Tracking the Cost of a Good Cup of Coffee
One of the first things you normally do when setting up a coffee van business is work out a projected income, which means you need to decide what you’re going to charge people for their morning brews.
Thankfully, at Really Awesome Coffee we do the heavy lifting for our franchise partners and provide a price list for them. However, it’s still worth having a look at the changes in coffee prices in recent years to understand how we price our americanos, lattes, and macchiatos and how we stack up against the competition.
Takeaway coffee prices have soared lately, having increased by 22 per cent between August 2021 and July 2022 alone at some venues.
The Guardian reported that a small espresso at Starbucks had shot up to £2.20 over the course of 11 months, while a Pet a Manger medium cappuccino rose to £3.05 .
Although this seems a lot for small coffees, increasing prices have meant Brits expect to pay more and more for their favourite drinks.
In fact, a Sunday Express investigation recently found certain coffees at Costa can now be as much as £6.65 when choosing extra shots, different milks, and luxury toppings.
Even the basic drinks, however, are typically between £3 and £4.
The coffee chain is not on its own, as Starbucks charges £6.15 for a large latte with an extra shot of coffee, whipped cream, caramel drizzle and cinnamon dolce syrup.
Caffe Nero, another huge coffee retailer, sells a grande cappuccino with two shots of espresso, coconut milk and vanilla syrup for just slightly less at £5.95.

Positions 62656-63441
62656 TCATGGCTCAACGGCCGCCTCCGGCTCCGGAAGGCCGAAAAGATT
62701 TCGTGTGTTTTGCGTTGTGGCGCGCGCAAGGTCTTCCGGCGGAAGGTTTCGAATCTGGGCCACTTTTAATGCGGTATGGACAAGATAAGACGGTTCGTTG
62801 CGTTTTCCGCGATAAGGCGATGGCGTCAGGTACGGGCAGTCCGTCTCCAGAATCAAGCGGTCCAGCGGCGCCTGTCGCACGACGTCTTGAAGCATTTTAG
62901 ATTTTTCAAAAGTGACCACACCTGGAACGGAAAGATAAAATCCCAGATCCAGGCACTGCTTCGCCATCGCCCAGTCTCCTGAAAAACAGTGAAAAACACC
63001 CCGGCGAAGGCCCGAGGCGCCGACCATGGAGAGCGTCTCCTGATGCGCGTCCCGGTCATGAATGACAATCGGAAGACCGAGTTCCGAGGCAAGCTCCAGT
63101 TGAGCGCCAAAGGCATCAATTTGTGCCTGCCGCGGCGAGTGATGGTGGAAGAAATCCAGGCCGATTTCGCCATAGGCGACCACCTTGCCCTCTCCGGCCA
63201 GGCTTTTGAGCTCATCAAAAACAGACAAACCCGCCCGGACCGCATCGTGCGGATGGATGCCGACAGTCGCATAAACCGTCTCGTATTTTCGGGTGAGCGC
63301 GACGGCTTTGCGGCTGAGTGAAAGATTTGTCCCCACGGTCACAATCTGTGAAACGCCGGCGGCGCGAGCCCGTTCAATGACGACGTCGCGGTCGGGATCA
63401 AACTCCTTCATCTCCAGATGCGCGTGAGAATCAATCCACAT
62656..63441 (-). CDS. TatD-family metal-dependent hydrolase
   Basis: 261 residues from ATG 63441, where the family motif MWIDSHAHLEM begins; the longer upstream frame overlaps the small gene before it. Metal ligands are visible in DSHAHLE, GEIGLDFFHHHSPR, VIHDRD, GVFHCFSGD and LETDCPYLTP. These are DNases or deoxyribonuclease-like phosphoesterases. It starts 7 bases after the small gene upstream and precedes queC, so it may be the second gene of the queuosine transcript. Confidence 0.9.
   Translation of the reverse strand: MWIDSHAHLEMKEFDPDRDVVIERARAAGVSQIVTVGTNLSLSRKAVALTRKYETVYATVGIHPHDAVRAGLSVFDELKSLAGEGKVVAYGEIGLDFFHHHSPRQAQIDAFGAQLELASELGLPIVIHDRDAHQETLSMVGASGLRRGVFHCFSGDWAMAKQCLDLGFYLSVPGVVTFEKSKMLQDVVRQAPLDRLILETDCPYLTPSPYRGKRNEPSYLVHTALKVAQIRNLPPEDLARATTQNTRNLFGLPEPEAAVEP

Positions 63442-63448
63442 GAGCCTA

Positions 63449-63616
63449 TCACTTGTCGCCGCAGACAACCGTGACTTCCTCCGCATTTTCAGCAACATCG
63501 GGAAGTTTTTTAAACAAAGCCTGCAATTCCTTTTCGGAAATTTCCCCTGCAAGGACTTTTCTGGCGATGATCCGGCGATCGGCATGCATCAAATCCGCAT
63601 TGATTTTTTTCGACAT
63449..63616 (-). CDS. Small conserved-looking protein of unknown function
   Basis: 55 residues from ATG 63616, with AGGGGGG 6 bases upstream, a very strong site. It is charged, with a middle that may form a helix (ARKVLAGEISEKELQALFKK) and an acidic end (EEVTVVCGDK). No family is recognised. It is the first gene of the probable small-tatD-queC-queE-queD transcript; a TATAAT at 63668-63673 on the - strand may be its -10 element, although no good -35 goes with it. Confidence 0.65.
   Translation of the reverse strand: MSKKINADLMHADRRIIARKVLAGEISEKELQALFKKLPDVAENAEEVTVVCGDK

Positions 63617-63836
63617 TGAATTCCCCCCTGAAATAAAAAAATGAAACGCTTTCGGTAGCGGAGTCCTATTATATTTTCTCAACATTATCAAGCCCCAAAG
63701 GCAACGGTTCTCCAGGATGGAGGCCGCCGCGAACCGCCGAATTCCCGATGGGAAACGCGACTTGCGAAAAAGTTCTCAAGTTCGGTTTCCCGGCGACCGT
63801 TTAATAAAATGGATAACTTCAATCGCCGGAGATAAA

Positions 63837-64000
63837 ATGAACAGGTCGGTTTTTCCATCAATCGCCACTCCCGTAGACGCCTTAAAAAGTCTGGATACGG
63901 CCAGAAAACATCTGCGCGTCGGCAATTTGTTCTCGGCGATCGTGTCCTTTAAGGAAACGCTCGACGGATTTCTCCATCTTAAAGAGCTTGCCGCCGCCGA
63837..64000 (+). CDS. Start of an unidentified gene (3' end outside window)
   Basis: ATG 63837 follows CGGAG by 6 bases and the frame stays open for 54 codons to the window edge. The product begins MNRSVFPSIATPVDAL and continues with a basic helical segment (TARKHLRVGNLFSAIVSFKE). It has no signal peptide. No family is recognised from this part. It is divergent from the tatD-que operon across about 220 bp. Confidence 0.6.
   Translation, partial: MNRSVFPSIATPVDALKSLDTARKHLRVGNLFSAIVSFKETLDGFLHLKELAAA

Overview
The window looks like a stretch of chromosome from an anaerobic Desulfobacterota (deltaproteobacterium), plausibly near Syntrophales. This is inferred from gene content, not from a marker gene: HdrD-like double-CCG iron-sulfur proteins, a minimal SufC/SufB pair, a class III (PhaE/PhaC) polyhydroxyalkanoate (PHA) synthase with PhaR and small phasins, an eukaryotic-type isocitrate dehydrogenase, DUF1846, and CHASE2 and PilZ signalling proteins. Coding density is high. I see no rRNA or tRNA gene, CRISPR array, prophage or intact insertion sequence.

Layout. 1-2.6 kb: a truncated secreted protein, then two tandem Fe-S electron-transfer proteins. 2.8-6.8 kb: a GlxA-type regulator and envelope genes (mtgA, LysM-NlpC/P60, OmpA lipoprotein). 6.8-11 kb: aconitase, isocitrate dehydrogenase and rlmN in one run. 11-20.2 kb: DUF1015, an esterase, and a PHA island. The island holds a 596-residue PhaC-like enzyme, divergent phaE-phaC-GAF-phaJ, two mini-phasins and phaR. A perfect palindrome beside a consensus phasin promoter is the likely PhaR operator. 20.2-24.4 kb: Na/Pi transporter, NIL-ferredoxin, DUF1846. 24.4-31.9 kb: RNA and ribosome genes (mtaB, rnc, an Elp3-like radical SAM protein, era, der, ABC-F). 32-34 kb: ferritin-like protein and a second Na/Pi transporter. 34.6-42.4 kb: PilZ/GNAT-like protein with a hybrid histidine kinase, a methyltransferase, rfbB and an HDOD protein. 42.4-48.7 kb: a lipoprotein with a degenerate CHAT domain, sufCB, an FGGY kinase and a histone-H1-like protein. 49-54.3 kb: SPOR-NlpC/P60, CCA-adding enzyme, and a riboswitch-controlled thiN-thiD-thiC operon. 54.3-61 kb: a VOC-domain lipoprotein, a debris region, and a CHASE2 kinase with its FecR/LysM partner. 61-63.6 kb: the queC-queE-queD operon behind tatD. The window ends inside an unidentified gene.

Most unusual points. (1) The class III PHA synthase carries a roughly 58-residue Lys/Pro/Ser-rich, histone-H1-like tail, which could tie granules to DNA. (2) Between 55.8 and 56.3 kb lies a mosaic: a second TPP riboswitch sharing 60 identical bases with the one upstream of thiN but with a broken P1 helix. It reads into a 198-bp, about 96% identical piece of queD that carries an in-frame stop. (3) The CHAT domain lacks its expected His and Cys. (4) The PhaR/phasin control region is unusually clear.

While these seem steep for a caffeine kick, some people even pay up to £28 for their coffee in London. Despite the sky-high price, there still seems to be a target market for pricey coffees such as these.
In fact, according to Nescafe, us Brits cannot do without our coffee, even if it does cost us a small fortune.
Although we are famous for our love of tea, we still collectively drink 95 million cups of coffee a day, with this having increased from 70 million in 2008.
Lots of people do make their own instant cups at home, but many, including commuters, office workers, and travellers, pick up a latte or flat white regularly.
Statistics even showed that 80 per cent of coffee shop consumers drink coffee out at least once a week, while 16 per cent visit their favourite cafe or coffee van every day.
According to the figures, Brits spent £4 billion in high street coffee shops in 2020. However, this is likely to be substantially higher these days, thanks to surging prices.
Despite this, demand does not seem to have abated, and it remains one of the luxuries many people are clinging on to, as they just can’t recreate their favourite blend at home.
Although prices will vary depending on location, size of drink and extras, coffee sellers can be confident they can price their goods competitively and still see return custom.